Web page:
What is interesting throughout the crisis is that it is the men who live exceptional (or at least thoughtful) lives in non-plague times who are most able to rise to the challenges presented by the plague. All of these men, rather than acquiescing to the banality of existence, struggle for something better, something higher. Rieux refers to this kind of a life as “fighting against creation as he found it (127).” The men are Camus’ archetypes for existential existence because their motivations are not based in a belief in the divine, but rather in a love for humanity as well as a recognition of its’ limitations. These men struggle against suffering and death as the great enemies of humanity, and by so doing achieve real (if not eternal) gains for human society. Camus makes the point, by contrasting these individuals with the general populace of Oran, that a disbeliever in God who acts upon a general concern for human well-being is actually a greater servant to humanity than the professed believer who secretly or unconsciously disbelieves and thereby allows them self to be distracted by the lesser objects of this world. Those who take on the responsibility for how their world looks, rather than surrendering that power to God or the Devil, are the true benefactors of humanity according to Camus’ example.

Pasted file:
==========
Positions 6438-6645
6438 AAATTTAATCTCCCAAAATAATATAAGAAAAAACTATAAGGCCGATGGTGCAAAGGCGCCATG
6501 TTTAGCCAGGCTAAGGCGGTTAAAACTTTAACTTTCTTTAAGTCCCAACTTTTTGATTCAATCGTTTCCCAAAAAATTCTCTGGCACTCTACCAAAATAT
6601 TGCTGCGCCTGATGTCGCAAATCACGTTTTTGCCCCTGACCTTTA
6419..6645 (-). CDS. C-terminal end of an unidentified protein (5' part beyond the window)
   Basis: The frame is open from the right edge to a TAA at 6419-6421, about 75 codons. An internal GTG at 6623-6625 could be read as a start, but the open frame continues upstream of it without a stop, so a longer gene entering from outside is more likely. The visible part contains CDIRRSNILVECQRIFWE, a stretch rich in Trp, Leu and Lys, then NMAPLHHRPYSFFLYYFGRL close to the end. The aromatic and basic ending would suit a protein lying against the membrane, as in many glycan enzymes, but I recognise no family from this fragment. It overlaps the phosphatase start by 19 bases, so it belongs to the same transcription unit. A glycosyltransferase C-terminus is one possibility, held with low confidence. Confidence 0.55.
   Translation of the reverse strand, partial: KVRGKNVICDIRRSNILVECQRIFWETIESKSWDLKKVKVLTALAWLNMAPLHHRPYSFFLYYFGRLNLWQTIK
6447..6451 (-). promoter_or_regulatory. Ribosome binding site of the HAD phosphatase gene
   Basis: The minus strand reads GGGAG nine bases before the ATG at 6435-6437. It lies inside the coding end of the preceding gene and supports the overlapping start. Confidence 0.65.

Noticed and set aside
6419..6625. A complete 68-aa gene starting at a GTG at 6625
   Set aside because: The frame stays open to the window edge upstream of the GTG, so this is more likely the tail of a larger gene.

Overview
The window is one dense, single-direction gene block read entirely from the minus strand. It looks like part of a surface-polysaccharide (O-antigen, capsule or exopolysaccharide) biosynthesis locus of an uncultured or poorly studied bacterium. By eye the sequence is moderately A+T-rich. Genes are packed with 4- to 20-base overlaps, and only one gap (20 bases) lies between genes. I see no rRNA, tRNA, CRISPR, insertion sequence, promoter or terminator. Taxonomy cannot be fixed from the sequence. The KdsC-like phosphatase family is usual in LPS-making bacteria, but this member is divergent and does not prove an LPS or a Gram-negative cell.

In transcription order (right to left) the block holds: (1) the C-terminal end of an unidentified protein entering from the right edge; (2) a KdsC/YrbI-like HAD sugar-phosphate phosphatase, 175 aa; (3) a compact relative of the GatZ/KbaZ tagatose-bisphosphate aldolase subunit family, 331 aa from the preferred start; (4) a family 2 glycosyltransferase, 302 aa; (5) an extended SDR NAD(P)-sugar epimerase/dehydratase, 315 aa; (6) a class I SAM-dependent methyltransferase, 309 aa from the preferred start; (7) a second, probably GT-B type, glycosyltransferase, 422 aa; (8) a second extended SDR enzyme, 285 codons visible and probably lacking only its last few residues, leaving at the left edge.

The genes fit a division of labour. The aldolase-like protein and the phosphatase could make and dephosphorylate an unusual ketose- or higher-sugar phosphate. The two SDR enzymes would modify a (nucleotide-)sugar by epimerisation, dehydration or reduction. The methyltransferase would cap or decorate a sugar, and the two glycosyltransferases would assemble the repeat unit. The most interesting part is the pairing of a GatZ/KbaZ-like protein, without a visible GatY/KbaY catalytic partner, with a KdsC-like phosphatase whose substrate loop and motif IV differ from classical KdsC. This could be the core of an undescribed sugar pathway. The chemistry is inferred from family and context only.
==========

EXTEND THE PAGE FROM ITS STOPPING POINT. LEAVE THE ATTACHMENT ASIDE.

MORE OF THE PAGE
Through this narrative, I was able to appreciate Camus’ vision for how one should live given the realities of the modern age. I certainly appreciated Oran much more when its people were united in struggle against the plague than when they were divided by their individualism. My concern is that (as with Christianity and other value systems) people have not taken in the fullness of the message that Camus and other existentialists were trying to relate. A disbelief in God and any intrinsic human purpose can easily lead to a sense of apathy and disconnection remedied only (if at all) by plague-like circumstances. Since it is so infrequent in our own society that such circumstances exist, people are too rarely (if at all) made to realize that their own lot is bound up with that of others. Most people can find little true motivation beyond their own pleasures and well-being. They disown the sense of responsibility that Camus seems interested in imparting on his audience. While this unfortunate consequence does not undermine whatever truth might be contained in existential philosophy, in a world devoid of truth we are left with efficacy. Hence the existentialist philosophy can be discarded if it is found that “new age” spirituality, or even a return to traditional religious fundamentalism, can achieve the results that Camus seeks without the use of his philosophy. We are left ultimately with the vocation of truth-discernment, and living one’s life as tribulation--a vocation that Camus and even philosophers of radically different traditions can hardly refute, and one engaged in by the heroes of Christianity, existentialism, and any other movement that has captured the human imagination throughout time.